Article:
Nori, an Asian Wrap
Marty Martindale

Nori is dried seaweed, naturally salty and nice to munch on. It is the Japanese word for seaweed, and the variety we see most  is from the red alga Porphyra species. Sheets of Nori are made by shredding and rack drying.

This seaweed substance is good for us and rich in protein, fiber and iodine. It is also rich in carotene and vitamins A, B and C.

Approximately 230 square miles of Japan’s coastal waters are devoted to producing 340,000 tons of nori each year, almost three times as much as China produces.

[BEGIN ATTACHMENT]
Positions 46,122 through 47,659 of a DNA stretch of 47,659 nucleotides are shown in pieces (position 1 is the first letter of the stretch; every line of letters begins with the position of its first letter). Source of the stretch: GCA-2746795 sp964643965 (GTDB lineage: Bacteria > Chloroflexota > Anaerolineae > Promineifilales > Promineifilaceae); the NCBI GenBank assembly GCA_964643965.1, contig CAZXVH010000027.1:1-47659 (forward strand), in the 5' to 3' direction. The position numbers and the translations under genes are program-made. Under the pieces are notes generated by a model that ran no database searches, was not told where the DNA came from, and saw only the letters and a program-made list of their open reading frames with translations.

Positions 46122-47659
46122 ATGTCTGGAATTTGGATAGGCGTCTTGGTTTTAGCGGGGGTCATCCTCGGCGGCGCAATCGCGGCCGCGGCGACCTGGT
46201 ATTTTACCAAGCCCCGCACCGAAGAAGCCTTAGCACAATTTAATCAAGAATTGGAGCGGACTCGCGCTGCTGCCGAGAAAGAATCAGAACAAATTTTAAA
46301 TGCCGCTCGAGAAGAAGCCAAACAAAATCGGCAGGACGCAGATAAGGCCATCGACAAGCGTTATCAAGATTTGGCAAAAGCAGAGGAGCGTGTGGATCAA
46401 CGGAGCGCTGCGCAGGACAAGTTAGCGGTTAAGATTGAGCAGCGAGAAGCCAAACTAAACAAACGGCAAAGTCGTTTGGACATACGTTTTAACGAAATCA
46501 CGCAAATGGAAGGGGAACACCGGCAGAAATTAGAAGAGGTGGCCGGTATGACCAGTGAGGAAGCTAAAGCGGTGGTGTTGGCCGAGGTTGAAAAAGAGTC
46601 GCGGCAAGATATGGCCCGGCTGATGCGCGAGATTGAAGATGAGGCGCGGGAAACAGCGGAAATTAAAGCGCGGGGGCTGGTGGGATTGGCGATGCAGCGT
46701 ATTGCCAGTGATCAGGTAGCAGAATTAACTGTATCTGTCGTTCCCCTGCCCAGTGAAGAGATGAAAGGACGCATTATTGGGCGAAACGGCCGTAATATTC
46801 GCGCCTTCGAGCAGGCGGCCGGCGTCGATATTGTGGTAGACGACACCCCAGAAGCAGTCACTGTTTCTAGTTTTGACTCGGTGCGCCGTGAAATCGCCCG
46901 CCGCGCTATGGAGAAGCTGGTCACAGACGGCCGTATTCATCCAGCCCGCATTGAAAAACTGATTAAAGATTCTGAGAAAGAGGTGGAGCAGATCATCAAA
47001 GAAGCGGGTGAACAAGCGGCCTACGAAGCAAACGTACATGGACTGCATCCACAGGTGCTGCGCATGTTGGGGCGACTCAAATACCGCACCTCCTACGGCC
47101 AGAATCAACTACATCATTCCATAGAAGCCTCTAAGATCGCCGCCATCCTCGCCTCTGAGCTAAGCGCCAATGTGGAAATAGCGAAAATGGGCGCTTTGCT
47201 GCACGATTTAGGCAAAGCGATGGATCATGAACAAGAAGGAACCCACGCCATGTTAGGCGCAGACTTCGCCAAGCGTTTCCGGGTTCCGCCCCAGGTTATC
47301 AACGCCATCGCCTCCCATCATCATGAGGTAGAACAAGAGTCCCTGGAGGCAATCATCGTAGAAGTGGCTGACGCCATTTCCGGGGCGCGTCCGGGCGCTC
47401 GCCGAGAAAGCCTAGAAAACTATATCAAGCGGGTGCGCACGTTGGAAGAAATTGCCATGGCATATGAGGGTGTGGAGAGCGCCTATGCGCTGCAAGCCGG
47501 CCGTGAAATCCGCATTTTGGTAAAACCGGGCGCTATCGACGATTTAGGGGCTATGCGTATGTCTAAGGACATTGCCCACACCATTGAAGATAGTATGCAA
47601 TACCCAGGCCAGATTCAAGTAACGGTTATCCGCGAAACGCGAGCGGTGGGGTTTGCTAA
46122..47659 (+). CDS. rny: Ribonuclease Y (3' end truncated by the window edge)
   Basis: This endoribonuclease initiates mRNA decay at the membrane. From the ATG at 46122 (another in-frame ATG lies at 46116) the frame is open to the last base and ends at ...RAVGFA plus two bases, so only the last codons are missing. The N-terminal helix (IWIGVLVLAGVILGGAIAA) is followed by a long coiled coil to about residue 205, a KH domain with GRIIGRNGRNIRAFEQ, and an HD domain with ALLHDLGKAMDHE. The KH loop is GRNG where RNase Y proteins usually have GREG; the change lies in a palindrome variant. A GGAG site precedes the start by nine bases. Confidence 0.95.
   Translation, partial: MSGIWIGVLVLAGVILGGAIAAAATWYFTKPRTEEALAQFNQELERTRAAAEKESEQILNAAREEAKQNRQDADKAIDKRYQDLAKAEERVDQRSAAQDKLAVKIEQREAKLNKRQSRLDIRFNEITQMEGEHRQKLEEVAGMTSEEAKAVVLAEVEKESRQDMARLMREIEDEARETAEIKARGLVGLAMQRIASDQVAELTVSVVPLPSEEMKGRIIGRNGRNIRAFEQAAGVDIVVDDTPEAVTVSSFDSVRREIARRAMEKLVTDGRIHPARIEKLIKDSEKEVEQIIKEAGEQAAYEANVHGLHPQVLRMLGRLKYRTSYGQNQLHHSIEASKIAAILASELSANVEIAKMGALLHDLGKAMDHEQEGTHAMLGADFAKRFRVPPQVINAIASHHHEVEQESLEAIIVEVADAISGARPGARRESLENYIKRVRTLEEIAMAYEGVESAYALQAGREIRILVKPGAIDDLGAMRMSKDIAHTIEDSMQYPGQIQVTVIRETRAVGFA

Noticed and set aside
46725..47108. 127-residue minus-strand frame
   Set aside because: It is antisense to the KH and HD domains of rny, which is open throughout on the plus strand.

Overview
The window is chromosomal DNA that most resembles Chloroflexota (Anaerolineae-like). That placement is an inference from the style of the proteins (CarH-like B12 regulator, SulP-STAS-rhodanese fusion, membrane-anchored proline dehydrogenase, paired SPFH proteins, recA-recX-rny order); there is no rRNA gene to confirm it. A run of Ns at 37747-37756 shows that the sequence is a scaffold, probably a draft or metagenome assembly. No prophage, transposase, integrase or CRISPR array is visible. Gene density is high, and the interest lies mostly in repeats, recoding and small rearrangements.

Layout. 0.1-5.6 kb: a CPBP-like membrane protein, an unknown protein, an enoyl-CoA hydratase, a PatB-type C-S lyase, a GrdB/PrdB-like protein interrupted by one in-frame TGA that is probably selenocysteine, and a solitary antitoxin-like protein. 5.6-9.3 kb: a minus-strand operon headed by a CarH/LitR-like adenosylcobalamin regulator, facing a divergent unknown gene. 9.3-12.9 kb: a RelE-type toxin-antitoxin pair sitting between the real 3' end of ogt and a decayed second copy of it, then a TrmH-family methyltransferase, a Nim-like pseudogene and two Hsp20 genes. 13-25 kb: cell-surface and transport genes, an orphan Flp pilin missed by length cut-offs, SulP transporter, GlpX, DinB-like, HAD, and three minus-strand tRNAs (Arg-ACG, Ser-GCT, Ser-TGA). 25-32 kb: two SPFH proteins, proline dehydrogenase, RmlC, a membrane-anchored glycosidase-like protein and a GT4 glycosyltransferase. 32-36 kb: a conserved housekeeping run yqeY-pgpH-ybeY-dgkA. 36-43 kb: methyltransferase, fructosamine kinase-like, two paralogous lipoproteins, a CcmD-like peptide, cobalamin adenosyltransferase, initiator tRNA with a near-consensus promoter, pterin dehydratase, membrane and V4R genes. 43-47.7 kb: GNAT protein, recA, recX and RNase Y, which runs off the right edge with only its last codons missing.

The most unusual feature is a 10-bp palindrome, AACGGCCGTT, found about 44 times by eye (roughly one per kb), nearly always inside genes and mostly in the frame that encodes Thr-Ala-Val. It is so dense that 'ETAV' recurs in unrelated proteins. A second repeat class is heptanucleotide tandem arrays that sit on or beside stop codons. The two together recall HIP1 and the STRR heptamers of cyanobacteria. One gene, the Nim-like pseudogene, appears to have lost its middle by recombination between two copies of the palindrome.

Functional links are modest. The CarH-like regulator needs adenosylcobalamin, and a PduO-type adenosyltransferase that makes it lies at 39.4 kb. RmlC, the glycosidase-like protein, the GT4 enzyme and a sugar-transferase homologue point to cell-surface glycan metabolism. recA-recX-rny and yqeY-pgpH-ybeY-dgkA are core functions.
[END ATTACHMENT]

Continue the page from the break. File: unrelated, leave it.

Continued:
North American uses for Nori are similar to how we use croutons. Use strips of the dried seaweed as a garnish for soups and sprinkle pieces of it over veggies, rice and noodles.

Here’s some recipes on the web for using Nori in more of its traditional roles:

Marty Martindale

About Marty Martindale

Foodsite Magazine and Marty aim to help the cooking-challenged avoid dependence on others due to lack of cooking knowhow. We concentrate on quick breakfasts, portable lunches and “good-4-u” night meals. With readily available web translation, the magazine explains separate foods, a little of their history, their nutrition, suggested “go-withs,” serving ideas and links to foodsites with recipes.

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